Jon: From my perspective it was incredibly easy. Most of the initial instrumental tracks were recorded as “unfinished” rather than being completed as I normally would. Ally then took these and wrote lyrics and melodies. Once those were recorded, I added a few extra guitars or beats and another friend, Amanda Stafford, added some piano and keyboard. I then completed the mixing adding things or taking some of the original track out in some cases, very similar to my usual way of working. The most difficult thing for me was the technical aspects of recording Ally’s voice, as I’ve never recorded vocals before.
Ally: Initially, I thought it would be difficult to find lyrics suitable for Jon’s music and was a little concerned I would just get one big mental block! What happened for me was something quite the opposite in fact. I found Jon’s music to be very emotive, in all sorts of ways, and each song triggered different emotions within me. I thought of the lyrics to each song on the basis — whatever a particular song made me feel, I expressed it with words! Good or bad!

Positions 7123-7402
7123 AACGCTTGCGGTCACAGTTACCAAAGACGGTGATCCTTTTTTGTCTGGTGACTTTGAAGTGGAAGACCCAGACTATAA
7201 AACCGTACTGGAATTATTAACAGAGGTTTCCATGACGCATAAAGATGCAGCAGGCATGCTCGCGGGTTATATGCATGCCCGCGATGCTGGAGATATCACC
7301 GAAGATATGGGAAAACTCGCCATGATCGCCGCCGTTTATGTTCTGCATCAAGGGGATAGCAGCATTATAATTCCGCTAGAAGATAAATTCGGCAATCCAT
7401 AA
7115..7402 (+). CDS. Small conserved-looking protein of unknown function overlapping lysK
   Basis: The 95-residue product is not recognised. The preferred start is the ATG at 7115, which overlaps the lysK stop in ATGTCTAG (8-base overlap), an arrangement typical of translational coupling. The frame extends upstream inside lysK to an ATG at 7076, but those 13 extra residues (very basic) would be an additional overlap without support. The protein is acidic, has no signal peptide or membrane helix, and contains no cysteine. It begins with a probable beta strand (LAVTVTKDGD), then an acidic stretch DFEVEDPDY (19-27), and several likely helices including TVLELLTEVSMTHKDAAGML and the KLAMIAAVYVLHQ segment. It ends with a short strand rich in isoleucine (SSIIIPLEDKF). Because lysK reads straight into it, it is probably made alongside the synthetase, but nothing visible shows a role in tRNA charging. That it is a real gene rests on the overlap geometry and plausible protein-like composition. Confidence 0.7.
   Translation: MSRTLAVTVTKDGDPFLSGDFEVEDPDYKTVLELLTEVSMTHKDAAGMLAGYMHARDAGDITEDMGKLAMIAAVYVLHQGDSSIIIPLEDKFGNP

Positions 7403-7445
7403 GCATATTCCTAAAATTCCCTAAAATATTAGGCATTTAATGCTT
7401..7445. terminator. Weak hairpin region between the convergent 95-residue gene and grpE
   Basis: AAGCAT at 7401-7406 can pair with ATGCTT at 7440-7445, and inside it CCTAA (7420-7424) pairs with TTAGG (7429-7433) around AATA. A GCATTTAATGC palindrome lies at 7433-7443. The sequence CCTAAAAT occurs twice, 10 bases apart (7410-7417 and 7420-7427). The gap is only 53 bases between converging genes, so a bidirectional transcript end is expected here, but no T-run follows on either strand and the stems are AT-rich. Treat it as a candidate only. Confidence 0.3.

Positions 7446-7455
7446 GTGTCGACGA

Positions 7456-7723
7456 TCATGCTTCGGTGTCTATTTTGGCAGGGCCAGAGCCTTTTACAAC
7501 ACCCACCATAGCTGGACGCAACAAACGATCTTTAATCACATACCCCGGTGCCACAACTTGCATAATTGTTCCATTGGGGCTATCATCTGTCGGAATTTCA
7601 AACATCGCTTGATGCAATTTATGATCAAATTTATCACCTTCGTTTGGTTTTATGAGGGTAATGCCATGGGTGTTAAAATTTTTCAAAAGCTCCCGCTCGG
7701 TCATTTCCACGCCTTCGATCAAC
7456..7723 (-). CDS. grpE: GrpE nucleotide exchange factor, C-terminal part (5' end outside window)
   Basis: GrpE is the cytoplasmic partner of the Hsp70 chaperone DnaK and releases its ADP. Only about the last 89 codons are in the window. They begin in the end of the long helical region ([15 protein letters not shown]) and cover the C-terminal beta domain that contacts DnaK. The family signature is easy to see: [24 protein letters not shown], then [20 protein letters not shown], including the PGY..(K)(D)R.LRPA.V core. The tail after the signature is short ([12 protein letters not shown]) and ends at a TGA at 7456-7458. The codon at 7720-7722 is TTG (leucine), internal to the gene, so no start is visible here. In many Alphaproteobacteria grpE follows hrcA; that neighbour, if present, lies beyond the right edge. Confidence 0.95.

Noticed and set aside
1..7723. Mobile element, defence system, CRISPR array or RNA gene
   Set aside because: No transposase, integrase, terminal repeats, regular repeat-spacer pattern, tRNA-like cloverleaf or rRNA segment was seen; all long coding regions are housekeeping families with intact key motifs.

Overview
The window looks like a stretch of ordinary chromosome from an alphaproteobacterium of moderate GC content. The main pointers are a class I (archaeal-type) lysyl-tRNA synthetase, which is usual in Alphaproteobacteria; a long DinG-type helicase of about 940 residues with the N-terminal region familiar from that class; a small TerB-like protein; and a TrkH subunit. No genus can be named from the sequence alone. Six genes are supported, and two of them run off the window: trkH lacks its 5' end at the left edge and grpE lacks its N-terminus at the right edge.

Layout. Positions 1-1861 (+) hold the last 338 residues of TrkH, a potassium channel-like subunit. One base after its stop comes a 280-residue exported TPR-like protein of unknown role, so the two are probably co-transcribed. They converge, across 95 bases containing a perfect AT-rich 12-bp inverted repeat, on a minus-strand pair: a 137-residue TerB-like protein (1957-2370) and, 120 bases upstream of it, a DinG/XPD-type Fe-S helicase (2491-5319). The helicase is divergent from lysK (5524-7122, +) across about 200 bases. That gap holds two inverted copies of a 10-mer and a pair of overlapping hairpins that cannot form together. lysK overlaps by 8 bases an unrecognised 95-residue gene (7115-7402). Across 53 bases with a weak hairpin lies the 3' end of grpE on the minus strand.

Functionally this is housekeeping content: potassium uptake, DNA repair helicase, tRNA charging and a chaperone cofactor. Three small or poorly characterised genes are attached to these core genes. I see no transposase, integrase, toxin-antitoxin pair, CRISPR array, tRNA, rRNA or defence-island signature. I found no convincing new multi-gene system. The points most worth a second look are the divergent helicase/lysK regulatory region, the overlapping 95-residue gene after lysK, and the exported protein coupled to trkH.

One of the things I’ve noticed most about the album is that it has a very anxious, foreboding tone about it, even though a number of the lyrics have an intimate, and even uplifting angle to them. It creates an interesting tension in the songs. Was that a conscious decision between the two of you? Is there a sort of theme or concept at work in the album?
Ally: There was never a conscious decision made between us about which direction to go in with the album. It was whatever felt right at the time. I’m pleased that you felt contrasting emotions and feelings whilst listening to Melt Inside. Both of us are complex people with dark and light sides, so that’s probably what you picked up on! It’s a project which turned out to be the best achievement I’ve had so far so I’m very proud of it.